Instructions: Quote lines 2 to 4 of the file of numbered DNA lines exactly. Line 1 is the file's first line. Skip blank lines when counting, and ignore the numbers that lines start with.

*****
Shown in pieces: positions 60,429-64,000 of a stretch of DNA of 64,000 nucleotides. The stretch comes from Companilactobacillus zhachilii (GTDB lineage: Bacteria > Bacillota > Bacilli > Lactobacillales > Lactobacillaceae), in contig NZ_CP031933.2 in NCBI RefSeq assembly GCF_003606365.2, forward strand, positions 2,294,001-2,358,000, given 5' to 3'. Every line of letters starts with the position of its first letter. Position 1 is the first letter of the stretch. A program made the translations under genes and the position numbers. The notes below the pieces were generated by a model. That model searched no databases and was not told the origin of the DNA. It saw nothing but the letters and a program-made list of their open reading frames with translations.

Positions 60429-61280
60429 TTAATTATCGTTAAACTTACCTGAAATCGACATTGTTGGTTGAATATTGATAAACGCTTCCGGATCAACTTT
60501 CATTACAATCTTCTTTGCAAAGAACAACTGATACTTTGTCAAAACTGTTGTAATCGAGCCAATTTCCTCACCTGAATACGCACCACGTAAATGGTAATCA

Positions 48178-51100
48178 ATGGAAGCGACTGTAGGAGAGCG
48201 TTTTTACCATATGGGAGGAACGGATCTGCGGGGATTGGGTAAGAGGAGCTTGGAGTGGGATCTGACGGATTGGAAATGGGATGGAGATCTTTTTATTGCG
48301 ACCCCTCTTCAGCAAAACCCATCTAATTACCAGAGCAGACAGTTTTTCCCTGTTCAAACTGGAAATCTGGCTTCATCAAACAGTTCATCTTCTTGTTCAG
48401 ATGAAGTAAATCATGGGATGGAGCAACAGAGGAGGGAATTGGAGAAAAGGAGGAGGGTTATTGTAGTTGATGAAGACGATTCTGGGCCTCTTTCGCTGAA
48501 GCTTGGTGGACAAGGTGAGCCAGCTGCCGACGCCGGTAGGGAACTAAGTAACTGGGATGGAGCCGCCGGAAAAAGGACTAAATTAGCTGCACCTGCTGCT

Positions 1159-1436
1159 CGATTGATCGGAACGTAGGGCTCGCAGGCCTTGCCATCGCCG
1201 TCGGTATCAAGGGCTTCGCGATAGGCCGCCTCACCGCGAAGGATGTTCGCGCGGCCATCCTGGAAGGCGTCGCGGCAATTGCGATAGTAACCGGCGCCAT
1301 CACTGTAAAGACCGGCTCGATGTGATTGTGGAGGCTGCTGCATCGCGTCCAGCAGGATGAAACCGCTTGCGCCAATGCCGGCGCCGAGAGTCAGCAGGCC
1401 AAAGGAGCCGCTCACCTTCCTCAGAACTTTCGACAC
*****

Positions 60429-61280
60429 TTAATTATCGTTAAACTTACCTGAAATCGACATTGTTGGTTGAATATTGATAAACGCTTCCGGATCAACTTT
60501 CATTACAATCTTCTTTGCAAAGAACAACTGATACTTTGTCAAAACTGTTGTAATCGAGCCAATTTCCTCACCTGAATACGCACCACGTAAATGGTAATCA